Fifteen years ago, you couldn’t fill a small room with energy CEOs interested in discussing how credit risk affects their companies’ bottom lines. But a recent series of contract defaults,...
Watch the Cycle
Can the upward swing in global power infrastructure investment be sustained?
highly liquid secondary markets. Term-B loans are quick to market and are less restrictive from the borrowers’ perspective than bank loans. Term-B lenders often make opportunistic investments that are potentially at odds with long-term industry objectives.
A U.S. power-project developer recently said, “The very thing some hedge funds are praying for is that we fail and they can take over our assets. In a way, their debt is an option for equity if a loan defaults. If I thought a deal would involve renegotiation of debt, I would never do a Term-B. I would take it to my four favorite banks instead.” 1
Cyclicality in Price Margins
In the late 1990s, a greenfield gas-fired merchant-power plant in the United States could raise leveraged equity at a pretax internal rate of return of 15 percent, and strong sponsors could obtain senior debt financing at spreads no higher than 250 basis points above the risk-free rate. By 2002, financing for greenfield projects had disappeared. And for fully contracted plants, where some liquidity remained, lending margins had widened to more than 500 basis points and required equity returns were better than 20 percent in many cases.
In the current aggressive lending market, margins on similarly rated projects now are below 200 basis points, and accepted equity returns have dropped into the low teens on average. Reports indicate that equity returns even have dropped into the single digits in recent infrastructure fund investments in the UK power sector.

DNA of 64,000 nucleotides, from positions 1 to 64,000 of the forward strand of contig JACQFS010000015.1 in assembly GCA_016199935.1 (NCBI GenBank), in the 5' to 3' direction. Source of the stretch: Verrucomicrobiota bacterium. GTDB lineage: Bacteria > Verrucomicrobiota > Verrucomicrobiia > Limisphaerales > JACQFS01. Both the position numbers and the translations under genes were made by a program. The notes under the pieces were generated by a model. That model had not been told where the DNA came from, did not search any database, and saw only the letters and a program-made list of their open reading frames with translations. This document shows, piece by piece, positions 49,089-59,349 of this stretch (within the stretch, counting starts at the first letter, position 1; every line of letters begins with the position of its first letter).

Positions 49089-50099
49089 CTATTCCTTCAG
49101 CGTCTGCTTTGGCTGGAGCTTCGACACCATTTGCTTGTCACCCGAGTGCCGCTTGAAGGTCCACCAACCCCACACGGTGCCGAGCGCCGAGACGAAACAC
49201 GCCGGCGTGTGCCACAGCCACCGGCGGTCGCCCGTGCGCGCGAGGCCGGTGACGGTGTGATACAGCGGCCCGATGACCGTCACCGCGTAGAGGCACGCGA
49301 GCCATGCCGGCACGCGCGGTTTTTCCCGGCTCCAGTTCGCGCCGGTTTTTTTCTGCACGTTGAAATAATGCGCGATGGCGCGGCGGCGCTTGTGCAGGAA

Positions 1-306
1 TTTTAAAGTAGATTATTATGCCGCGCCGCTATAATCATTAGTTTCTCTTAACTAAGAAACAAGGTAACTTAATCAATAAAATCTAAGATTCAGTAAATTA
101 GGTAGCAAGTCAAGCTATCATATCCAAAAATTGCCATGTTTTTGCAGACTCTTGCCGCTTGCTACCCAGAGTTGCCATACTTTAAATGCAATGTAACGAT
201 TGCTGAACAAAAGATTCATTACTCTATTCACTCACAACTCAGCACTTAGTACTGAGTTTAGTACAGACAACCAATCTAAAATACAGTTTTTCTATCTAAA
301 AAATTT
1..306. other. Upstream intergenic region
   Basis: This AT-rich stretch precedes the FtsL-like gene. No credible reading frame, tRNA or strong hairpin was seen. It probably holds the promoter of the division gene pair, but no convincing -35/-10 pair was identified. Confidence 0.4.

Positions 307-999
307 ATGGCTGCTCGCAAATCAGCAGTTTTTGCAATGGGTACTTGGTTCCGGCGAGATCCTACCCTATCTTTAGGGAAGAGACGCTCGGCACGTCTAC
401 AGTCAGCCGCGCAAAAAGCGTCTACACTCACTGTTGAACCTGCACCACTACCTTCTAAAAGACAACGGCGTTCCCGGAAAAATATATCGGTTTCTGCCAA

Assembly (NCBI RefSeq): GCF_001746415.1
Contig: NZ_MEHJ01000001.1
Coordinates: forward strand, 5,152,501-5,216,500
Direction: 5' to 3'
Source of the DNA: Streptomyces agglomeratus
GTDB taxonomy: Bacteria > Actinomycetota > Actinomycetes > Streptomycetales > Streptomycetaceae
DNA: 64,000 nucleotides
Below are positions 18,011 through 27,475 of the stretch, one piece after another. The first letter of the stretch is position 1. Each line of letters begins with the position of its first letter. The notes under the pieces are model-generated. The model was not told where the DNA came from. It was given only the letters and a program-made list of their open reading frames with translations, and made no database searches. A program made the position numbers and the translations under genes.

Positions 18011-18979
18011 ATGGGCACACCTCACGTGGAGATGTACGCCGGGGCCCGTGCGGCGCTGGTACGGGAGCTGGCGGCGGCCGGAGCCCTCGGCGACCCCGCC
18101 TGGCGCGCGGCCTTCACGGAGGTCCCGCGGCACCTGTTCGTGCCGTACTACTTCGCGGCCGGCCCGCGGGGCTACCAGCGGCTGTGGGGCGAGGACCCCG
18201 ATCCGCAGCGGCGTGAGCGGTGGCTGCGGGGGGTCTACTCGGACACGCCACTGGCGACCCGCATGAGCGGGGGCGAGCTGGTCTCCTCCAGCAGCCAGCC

Given wide variances in company specific and regional risk profiles, fuel sources, plant designs, and marketing arrangements and consequent corporate and project credit ratings, it is not a simple task to discern distinct trends in sector-wide asset valuations over time. Financial investors during 2003 and 2004 picked up U.S. gas-fired assets at prices as low as $250/kW of capacity. Recently closed agreements to buy into new coal-fired generation in Texas, on the other hand, were rumored to be priced at as high as $2,800/kW. In the UK, assets that were purchased at roughly £600/kW in 1999 were exchanged at slightly better than £100/kW in early 2004. Coal plant proposals currently under consideration in the UK are expected to cost in the range of £900/kW to£1,600/kW. Clearly, these are not apples-to-apples comparisons. However, it is plain to see that in the current environment, asset valuations are approaching prior peak levels.
The current recovery in the power sector clearly is global in its reach. Yet the recovery is showing distinct characteristics in each of the major regions of the world, and the implications of a downturn in the current cycle and the potential market development impacts likely will vary on a regional basis.
Europe. The European power sector has seen the highest levels of M&A and project financing, relative to other regions of the world, during the past few years. This has been spurred in large part by EU-mandated deregulation efforts, which have induced utilities to solidify market positions by acquiring their peers. M&A transactions valued at roughly $90 billion in 2005 tripled those of 2004. Average deal